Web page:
The 1989 Basel Convention aims to protect human health and the environment against the negative impacts of hazardous and other wastes. Although a pre-Rio treaty, the Convention is not oblivious to social and economic concerns and contains the necessary provisions to ensure that such considerations are taken into account when achieving its environmental objective. The Basel Convention is based on a life-cycle approach: it sets out obligations pertaining to the generation of wastes and to the management of wastes, including their transboundary movements. Over the years, the parties to the Convention have given concrete meaning to the obligation to ensure the environmentally sound management of wastes. They have also striven to strengthen the treaty’s trade control regime through the adoption, in 1995, of a ban on the export of wastes from developed to developing countries. Less emphasis however was directed to the reduction of waste generation. During the Ninth Meeting of the Conference of the Parties in 2009, a decisive political push by the Indonesian President of the Conference of the Parties, relayed by Switzerland through the Country-Led Initiative, opened the door to overcoming the long-standing political deadlock over the ban. Colombia, in its capacity as host of the Tenth Meeting of the Conference of the Parties held in 2011, complemented the initiative by proposing the adoption of a Declaration on the Prevention, Minimization and Recovery of Hazardous Wastes and Other Wastes. This combination of efforts led to the historical outcomes of the Tenth Meeting of the Conference of the Parties. The meeting witnessed a paradigm shift in the Basel Convention, including the recognition of the economic potential of the environmentally sound recovery of wastes. In doing so, the parties to the Basel Convention gave concrete meaning to the green economy, a new strategic direction subsequently embraced at the Rio+20 Summit.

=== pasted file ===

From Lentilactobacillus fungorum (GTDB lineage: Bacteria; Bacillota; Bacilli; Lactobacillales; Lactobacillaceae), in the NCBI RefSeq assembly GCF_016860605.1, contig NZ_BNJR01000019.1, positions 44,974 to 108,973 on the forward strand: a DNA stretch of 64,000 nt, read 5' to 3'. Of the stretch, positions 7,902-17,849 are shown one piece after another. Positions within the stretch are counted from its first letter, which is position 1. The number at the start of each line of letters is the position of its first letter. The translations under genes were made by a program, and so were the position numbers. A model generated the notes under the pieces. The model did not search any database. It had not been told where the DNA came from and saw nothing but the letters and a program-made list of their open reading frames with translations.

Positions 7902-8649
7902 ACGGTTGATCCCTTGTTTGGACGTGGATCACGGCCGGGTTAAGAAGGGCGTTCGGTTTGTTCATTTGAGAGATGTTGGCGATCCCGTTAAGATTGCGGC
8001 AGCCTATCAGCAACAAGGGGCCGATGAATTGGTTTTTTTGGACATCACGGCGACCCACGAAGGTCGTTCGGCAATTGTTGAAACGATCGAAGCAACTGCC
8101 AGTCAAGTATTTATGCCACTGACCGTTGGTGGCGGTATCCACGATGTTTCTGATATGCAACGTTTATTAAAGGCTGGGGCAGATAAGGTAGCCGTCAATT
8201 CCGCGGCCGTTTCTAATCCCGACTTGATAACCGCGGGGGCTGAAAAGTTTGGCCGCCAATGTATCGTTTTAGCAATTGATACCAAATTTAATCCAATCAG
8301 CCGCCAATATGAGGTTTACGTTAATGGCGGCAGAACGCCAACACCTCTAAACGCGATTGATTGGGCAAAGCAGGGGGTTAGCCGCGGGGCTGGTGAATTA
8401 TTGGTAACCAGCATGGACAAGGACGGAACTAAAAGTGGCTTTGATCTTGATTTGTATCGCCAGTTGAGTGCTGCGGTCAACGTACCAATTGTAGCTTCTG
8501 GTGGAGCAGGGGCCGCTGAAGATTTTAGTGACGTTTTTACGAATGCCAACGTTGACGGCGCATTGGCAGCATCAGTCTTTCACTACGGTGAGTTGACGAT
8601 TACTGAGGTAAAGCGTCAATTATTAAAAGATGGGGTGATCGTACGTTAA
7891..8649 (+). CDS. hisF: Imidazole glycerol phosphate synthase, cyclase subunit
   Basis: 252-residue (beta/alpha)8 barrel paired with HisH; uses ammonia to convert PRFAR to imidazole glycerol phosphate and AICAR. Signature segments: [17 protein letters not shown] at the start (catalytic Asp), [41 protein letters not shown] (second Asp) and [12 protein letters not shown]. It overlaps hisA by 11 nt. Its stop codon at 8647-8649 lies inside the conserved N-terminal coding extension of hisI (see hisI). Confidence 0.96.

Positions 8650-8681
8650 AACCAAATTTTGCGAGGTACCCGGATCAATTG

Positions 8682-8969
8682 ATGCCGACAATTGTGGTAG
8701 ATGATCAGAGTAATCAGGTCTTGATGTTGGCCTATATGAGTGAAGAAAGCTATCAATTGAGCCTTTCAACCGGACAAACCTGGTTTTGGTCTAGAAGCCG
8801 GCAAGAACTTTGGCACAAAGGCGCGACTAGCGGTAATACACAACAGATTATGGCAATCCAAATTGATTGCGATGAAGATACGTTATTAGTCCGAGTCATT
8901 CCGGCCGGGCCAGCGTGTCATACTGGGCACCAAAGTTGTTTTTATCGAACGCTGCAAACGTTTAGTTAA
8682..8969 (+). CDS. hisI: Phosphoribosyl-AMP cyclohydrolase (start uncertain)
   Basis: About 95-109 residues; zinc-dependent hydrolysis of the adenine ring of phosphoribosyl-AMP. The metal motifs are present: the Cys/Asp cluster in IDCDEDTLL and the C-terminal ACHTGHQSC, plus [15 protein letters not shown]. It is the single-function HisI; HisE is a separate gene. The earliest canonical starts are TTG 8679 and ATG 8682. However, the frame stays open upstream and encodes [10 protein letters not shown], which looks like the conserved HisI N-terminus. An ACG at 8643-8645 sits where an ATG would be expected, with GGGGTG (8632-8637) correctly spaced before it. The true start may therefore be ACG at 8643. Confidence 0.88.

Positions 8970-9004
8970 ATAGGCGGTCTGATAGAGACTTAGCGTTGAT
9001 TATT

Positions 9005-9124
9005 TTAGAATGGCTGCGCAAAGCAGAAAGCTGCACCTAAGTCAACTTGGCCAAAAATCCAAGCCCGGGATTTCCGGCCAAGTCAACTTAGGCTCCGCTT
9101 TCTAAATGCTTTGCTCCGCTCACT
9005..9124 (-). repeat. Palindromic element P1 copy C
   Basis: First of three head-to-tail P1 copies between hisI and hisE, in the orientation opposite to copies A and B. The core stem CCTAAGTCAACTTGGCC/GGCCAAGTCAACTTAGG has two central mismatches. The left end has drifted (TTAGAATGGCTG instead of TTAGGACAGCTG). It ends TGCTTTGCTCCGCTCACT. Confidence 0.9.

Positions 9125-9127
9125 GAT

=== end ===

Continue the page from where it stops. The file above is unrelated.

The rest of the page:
Juliette Voïnov Kohler
Juliette Voinov Kohler
Abstract This chapter focuses on the normative aspects of the Basel Convention. In its first part, the focus is on the obligations undertaken by Parties. In its second part, the chapter presents the Convention’s institutional arrangements. In each part, the chapter unveils the main developments that have occurred since the adoption of the Convention and identifies challenges yet to be overcome.
Juliette Voinov Kohler
Abstract This chapter focuses on the normative aspects of the Bamako Convention in so far as they are distinct from those embedded in the 1989 Basel Convention on the Control of Transboundary Movements of Hazardous Wastes and their Disposal. This chapter also reviews the context that led to the adoption of this Convention and the challenges it faces.